Name Salford Care Homes Practice, Manchester
List size 1,084
Patients over 85 650, or 60% of the list
Full-time equivalent GPs 3.6
Our practice covers all the care homes in Salford
More than half our patients have dementia. This raises particular challenges for patient management, for example, clinical, communication and legal issues. We are an APMS practice and our funding is based on a set of key performance indicators reflecting the patient group we care for. Meanwhile, we still have to work hard on the QOF and have achieved the maximum points.
Being part of a large trust saves time
We have the support of a Salford Royal NHS Foundation Trust, which is our biggest advantage. This gives us HR support, recruitment, premises and training. We are fortunate that we are able to use the trust’s infrastructure for things like CQC inspection preparation, which saves us time and work.
All of our GPs are salaried or locums
Each GP at the practice has been selected for being passionate about working with the elderly. Our practice does not have ‘partners’. As well as GPs, the team includes administrative staff, nurse prescribers and healthcare assistants. The practice nurse undertakes our QOF administration.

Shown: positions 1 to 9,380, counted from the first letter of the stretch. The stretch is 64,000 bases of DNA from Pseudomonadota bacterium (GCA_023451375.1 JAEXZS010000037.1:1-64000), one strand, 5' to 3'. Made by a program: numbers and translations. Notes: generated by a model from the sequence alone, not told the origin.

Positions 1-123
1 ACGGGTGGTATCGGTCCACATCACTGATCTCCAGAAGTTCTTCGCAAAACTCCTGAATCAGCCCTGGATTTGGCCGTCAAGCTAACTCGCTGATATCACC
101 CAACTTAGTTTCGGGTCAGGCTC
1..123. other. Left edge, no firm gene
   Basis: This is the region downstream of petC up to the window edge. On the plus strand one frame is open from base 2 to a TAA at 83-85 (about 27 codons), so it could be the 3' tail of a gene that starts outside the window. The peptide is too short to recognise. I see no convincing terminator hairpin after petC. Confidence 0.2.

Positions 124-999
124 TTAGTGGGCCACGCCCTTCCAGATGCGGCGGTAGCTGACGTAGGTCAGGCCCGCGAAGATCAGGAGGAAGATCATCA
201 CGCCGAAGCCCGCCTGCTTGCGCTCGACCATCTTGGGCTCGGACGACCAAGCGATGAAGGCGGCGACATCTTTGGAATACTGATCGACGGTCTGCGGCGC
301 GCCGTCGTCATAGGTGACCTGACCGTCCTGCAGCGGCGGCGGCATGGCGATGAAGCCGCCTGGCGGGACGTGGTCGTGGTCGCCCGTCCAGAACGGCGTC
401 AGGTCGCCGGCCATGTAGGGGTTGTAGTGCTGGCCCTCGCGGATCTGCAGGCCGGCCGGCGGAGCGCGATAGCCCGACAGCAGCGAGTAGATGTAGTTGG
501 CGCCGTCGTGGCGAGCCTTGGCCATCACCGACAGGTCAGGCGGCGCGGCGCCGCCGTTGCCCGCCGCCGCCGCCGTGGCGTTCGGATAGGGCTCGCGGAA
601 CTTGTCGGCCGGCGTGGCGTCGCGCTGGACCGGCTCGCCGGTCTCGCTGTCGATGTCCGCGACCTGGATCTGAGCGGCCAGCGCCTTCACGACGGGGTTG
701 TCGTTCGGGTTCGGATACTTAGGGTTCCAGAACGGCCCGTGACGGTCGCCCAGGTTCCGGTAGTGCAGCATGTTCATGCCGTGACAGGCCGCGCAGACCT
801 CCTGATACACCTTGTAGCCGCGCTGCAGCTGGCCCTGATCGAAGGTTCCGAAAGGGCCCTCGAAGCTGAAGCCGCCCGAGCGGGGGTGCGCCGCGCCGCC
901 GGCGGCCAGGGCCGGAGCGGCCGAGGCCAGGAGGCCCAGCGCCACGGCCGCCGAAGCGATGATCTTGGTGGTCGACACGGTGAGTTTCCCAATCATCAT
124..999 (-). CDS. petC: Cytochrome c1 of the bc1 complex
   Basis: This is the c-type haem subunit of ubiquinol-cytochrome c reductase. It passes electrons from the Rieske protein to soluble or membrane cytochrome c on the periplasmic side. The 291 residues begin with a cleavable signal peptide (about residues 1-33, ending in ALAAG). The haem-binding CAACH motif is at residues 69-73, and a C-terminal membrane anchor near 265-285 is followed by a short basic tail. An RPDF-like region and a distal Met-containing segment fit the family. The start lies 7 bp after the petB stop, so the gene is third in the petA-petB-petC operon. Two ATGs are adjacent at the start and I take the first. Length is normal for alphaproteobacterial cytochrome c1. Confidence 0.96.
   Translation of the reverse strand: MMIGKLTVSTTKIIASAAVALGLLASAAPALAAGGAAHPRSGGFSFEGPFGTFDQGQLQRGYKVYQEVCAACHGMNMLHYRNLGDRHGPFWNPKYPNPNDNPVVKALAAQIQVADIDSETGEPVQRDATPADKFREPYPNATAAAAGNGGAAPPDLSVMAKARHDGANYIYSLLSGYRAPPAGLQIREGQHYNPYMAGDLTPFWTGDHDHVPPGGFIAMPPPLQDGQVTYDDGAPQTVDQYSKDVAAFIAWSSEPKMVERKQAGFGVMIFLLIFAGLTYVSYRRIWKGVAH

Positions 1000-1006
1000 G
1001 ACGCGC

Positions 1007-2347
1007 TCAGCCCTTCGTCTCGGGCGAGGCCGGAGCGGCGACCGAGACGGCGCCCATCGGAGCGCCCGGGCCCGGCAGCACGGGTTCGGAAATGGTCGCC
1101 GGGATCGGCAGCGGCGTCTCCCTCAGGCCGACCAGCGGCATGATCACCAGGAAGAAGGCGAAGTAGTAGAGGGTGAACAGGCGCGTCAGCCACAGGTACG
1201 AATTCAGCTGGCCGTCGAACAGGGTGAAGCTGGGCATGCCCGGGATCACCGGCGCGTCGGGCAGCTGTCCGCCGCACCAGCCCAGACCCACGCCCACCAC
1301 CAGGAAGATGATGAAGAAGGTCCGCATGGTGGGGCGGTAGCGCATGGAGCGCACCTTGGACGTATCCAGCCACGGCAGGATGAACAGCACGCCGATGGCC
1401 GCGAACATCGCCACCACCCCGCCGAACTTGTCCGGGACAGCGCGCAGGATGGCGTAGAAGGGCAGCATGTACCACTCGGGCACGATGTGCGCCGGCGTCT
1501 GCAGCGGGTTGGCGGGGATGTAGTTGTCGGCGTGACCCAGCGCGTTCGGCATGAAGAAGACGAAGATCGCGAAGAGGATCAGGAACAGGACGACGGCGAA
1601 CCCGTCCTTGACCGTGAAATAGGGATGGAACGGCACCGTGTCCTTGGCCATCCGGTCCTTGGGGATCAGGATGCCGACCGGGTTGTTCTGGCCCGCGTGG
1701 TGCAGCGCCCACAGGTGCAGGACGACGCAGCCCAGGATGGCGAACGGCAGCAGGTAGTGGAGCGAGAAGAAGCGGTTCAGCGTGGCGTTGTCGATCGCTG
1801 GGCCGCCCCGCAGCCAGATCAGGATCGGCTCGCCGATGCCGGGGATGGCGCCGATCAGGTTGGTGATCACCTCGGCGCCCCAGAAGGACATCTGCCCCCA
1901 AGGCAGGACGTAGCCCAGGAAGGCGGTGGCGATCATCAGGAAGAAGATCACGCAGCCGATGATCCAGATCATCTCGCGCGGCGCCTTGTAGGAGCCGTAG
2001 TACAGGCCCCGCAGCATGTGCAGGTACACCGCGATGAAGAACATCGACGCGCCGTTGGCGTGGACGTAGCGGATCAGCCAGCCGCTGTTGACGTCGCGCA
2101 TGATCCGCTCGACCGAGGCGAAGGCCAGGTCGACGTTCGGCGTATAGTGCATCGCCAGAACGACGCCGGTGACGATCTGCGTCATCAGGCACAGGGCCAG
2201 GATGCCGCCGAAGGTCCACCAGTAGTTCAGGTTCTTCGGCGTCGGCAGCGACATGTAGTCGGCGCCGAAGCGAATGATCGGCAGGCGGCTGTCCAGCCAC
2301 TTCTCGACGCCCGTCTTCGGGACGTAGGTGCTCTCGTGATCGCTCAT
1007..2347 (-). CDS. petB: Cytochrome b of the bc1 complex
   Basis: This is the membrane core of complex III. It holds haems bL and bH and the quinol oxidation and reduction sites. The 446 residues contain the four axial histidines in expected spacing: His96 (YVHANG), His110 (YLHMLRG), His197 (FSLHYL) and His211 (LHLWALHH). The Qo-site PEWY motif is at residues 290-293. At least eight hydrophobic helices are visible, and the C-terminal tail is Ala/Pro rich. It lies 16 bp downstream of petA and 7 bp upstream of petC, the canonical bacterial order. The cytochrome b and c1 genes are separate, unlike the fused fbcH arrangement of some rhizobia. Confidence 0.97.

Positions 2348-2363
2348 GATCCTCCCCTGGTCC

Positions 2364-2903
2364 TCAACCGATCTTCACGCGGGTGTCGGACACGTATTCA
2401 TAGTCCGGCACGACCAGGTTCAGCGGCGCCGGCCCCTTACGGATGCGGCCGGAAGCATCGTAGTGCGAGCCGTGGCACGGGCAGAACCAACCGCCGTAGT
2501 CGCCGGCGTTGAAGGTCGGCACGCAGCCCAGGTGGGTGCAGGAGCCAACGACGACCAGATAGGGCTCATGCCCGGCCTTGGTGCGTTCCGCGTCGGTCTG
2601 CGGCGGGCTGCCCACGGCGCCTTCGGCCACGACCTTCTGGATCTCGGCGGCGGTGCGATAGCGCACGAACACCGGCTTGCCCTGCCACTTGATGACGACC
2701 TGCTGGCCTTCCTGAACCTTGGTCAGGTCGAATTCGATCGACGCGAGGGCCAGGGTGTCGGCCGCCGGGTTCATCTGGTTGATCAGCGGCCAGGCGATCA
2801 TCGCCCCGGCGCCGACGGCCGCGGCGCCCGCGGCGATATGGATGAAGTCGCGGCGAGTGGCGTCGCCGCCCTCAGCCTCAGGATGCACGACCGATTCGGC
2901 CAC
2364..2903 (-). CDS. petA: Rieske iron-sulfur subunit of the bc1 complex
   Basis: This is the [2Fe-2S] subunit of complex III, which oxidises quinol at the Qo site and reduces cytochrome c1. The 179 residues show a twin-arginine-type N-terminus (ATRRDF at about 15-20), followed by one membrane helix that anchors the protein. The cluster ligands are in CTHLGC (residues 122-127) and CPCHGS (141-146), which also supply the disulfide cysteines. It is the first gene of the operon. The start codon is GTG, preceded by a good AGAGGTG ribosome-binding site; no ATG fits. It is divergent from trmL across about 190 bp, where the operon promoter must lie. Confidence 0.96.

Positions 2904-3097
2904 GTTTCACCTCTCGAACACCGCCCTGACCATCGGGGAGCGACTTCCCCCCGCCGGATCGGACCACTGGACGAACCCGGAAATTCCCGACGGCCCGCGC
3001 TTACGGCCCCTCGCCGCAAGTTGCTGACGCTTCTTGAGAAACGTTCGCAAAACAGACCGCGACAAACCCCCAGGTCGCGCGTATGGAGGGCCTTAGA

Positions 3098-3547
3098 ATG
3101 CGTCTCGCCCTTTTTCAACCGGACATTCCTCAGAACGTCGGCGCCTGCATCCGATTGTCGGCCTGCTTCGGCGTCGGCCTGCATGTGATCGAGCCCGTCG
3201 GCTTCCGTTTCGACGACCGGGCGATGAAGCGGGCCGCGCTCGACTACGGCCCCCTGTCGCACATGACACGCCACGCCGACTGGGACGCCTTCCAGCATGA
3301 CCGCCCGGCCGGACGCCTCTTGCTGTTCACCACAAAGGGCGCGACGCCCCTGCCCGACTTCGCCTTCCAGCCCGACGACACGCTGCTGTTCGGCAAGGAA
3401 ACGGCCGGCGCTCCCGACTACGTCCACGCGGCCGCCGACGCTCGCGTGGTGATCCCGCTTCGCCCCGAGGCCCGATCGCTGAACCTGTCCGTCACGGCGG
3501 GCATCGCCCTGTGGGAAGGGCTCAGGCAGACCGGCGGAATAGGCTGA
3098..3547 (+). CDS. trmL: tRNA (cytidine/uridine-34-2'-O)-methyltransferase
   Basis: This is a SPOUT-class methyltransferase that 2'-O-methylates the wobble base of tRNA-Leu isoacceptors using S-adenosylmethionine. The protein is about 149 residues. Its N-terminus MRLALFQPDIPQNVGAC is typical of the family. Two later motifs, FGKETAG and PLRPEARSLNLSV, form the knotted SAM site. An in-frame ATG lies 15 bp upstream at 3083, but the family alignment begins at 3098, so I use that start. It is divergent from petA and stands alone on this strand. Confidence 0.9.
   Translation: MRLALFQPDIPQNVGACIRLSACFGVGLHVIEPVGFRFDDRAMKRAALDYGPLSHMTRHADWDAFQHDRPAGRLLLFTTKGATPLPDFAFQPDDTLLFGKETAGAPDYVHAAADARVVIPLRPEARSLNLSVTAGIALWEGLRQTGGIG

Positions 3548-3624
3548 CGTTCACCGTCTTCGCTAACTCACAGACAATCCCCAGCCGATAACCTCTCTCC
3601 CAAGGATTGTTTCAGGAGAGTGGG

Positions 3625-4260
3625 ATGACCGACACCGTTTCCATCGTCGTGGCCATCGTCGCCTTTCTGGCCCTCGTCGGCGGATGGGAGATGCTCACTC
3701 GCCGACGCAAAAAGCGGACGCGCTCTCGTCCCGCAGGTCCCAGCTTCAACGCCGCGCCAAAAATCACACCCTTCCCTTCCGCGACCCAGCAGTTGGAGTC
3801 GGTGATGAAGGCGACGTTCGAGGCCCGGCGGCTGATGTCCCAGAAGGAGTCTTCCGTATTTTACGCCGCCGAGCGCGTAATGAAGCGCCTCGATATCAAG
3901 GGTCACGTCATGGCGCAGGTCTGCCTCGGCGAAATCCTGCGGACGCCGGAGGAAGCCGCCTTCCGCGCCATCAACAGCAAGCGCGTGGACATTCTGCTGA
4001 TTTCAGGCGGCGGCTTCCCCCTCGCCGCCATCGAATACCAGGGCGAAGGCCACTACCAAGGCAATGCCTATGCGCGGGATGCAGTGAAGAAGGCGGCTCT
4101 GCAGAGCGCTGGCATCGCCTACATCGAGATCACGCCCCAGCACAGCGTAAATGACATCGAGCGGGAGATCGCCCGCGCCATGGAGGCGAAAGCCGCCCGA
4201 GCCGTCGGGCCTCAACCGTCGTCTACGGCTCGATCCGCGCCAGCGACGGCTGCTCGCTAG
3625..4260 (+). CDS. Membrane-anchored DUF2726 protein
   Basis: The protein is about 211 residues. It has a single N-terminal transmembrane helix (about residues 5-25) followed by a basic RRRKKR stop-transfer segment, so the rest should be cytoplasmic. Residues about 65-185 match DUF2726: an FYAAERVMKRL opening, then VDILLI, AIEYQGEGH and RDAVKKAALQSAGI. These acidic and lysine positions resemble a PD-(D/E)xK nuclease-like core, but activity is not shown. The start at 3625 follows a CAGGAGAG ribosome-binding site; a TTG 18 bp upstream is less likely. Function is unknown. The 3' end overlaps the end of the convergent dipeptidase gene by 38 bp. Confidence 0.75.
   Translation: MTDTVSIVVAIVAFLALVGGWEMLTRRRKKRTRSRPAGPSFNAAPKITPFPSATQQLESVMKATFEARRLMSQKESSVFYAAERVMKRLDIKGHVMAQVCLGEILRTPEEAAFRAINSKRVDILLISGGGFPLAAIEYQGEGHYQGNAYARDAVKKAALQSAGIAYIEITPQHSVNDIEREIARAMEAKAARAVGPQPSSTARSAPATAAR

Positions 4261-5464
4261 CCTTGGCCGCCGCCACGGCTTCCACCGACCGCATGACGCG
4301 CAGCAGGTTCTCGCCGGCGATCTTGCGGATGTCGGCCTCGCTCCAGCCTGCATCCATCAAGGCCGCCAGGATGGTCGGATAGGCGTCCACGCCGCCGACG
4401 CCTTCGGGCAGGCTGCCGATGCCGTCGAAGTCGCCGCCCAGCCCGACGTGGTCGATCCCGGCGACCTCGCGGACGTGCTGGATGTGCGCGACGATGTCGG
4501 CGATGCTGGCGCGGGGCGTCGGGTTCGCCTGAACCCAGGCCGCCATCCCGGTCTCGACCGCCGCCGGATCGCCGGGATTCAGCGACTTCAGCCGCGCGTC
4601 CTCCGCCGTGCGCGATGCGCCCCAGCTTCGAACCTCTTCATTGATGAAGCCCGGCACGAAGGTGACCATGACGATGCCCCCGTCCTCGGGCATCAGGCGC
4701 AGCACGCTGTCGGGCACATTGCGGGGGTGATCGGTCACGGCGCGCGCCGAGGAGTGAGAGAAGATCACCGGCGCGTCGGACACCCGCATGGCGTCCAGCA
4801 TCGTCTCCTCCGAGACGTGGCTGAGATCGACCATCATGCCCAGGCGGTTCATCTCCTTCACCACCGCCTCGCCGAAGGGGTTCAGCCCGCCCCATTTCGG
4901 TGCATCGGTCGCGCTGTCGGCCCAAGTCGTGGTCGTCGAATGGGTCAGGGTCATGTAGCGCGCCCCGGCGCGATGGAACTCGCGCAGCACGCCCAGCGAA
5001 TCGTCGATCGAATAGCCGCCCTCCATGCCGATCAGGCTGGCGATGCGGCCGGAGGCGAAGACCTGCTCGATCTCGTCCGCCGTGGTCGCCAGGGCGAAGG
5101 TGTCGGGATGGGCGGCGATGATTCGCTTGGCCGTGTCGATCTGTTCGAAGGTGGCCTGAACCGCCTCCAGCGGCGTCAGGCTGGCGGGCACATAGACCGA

We have a multidisciplinary team approach: we have a community geriatrician for a couple of sessions per week, a dementia specialist nurse and we also work in partnership with the local mental health trust.
All our staff have specialist training
We recognise that a role in the practice calls for a particular set of skills. We advertise widely and offer candidates the chance to shadow clinicians before deciding whether to apply for a role. It can be a challenge but we recognised early that it was important to recruit a team – both clinical and non-clinical – whose members had the required skills. We give all staff specialist training. The practice staff access the learning opportunities available from both the CCG and the trust, and we support them to undertake further education such as the Royal College of Physicians’ Diploma in Geriatric Medicine.
Some of our GPs have a special interest in dementia. We train receptionists in dementia awareness and end-of-life administration procedures.
GPs triage all calls and visit if needed
Because of care homes’ routines, our telephone lines get very busy at certain points of the day. To improve access, we have increased the number of lines into the practice. Calls are filtered through to the appropriate team. GPs triage all calls on the day and carry out visits when clinically indicated.
Laptops allow mobile records access
On many of our visits to care homes, we need to access the patient’s records from the bedside. We have worked with the trust’s IT team on a mobile solution, so we can access records via password-protected and encrypted laptops.